I’m dressed in all dark with a hoodie covering my face. I ran until I escaped the neighborhood and hit this stretch of road. Now I walk off-road, several yards deep in the fields and empty lots. I need to watch my step. Don’t want to trip. The first time, I thought if I left early and just ran, I’d make it. But a “friend” saw me and, when they reached my voicemail, called him. He had the friend pick me up. There wasn’t much I could do to resist without causing a scene. And that would have made it much worse later, when he got home.

The second time, he drove around himself, searching. Until he found me, I’d have bet he couldn’t physically force me, but I learned just how wrong I was. So my only option now is to not get caught. I probably should have ditched my phone, but I couldn’t bear it. Surely I can deactivate the tracker and block him without bringing him to me. But if not, I’ll do whatever I have to to stay safe. I’ll throw it in a river. I’ll stomp on it. In a way, it’s the least I could do because I’ll never stomp on him.

So far, I’ve seen no vehicles tonight. Every moment that’s true is a relief, but also torture.

And then the moment comes. The headlights behind me, to the right. I’ve chosen to walk on the wrong side of the road, hoping that will throw him off if he passes. I hear the truck’s engine. I feel it crawling at a snail’s pace so the driver can take his time in his surveillance. I wander deeper into the field. That’s all I need to do now, is go deeper, keep my head down, and make sure he doesn’t see me.

But the engine revs and I hear it roar as it grows close. It’s almost instantaneous. I turn to see it speeding off-road, straight at me. I run. Running from him is futile, but I don’t want to be crushed.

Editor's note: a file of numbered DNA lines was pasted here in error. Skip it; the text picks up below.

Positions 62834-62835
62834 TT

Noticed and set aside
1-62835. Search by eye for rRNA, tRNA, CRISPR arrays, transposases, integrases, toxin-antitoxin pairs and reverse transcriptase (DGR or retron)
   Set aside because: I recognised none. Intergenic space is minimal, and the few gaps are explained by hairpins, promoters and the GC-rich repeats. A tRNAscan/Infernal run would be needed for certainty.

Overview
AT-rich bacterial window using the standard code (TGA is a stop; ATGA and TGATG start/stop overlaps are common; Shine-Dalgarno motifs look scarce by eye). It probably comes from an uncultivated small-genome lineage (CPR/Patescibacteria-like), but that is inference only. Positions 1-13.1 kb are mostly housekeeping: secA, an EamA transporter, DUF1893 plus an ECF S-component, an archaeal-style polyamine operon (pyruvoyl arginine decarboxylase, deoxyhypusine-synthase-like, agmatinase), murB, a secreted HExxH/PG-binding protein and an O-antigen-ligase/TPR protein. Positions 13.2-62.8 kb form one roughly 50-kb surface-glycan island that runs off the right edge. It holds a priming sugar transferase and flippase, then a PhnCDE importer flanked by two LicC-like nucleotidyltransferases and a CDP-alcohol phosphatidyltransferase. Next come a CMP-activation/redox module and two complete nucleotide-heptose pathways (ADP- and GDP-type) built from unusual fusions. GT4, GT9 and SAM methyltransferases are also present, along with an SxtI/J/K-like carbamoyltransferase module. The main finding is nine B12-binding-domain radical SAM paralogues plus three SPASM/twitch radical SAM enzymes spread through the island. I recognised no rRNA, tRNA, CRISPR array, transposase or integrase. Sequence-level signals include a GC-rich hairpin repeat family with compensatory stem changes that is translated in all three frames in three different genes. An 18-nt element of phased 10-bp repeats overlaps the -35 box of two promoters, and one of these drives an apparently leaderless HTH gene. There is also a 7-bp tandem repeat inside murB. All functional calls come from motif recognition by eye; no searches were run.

He doesn’t crush me. He stops when he’s nearly on top of me and exits the truck in one frighteningly swift movement.

I paused when he braked. I should have kept going, but I wanted to see, as if that would protect me more. That was silly. I should know by now that nothing will protect me from him.

I stand frozen, watching as he strides towards me.

I will not break, I will not break.

I don’t so much think the thoughts as remember them. It’s the least I can do. If not, my words just add insult to injury. I can’t tell him off. I can’t insist he let me leave and never trouble me again. I carry enough physical scars. I don’t need more.

For as terrible as they are, my tears, supplications, and empty promises are the only things that make these failures less dangerous. If we aren’t already bent to our Leader, he’ll break us until we are. It kills my dignity, but it saves my sanity – or part of it, at least – and possibly my life.

I don’t want to break, and I swear to myself each time that I won’t. But in the heat of the moment, when I can see his angry eyes, feel his brutal strength as he drags me to the truck, and contemplate what’s to come, I know I will. I will say and do whatever it takes to lessen the torture. To save what I can of my body and mind.

I will break to survive.